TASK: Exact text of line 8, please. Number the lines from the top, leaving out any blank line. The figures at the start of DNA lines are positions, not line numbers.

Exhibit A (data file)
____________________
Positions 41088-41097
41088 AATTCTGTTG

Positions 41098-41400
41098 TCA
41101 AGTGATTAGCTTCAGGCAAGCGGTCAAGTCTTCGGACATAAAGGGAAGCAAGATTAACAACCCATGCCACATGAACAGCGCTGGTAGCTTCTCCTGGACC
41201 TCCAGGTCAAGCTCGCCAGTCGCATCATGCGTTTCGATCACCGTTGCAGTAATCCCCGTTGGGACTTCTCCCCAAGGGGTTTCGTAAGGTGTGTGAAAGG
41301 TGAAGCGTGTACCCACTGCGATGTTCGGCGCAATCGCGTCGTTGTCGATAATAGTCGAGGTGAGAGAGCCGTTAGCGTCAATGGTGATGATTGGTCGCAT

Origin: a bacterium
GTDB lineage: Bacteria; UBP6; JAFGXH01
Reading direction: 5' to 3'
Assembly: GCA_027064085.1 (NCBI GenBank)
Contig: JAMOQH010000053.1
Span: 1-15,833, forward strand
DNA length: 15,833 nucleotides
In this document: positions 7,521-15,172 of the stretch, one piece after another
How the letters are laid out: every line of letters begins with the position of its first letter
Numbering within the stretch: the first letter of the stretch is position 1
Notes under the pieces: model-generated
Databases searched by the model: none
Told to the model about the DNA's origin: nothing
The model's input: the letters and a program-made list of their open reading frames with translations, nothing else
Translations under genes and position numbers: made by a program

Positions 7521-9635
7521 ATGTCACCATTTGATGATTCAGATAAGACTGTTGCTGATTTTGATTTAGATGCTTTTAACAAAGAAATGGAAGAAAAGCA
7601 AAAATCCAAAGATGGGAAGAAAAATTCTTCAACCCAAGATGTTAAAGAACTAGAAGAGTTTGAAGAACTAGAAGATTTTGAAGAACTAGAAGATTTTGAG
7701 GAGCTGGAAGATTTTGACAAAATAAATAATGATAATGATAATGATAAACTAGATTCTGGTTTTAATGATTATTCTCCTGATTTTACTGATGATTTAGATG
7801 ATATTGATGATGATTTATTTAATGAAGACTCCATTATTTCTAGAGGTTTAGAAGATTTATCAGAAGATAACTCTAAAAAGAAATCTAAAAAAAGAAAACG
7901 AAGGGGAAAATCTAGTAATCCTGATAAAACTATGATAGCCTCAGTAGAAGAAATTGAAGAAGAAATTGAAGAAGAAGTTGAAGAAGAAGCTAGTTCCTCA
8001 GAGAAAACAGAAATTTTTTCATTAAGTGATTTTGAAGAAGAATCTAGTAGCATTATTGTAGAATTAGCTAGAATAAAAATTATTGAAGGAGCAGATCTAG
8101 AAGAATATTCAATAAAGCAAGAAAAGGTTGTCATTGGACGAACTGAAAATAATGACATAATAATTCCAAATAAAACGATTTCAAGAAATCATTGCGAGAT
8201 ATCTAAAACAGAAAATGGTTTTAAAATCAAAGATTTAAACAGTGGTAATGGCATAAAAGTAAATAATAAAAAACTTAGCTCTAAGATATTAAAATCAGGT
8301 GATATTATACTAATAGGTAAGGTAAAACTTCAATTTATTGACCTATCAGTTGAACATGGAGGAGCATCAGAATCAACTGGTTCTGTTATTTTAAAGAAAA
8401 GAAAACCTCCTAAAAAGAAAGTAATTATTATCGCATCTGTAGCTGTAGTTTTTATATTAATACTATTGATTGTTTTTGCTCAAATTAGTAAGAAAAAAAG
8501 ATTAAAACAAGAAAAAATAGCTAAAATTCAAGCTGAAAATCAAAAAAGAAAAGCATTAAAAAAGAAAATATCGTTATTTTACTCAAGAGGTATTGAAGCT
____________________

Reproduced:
Origin: a bacterium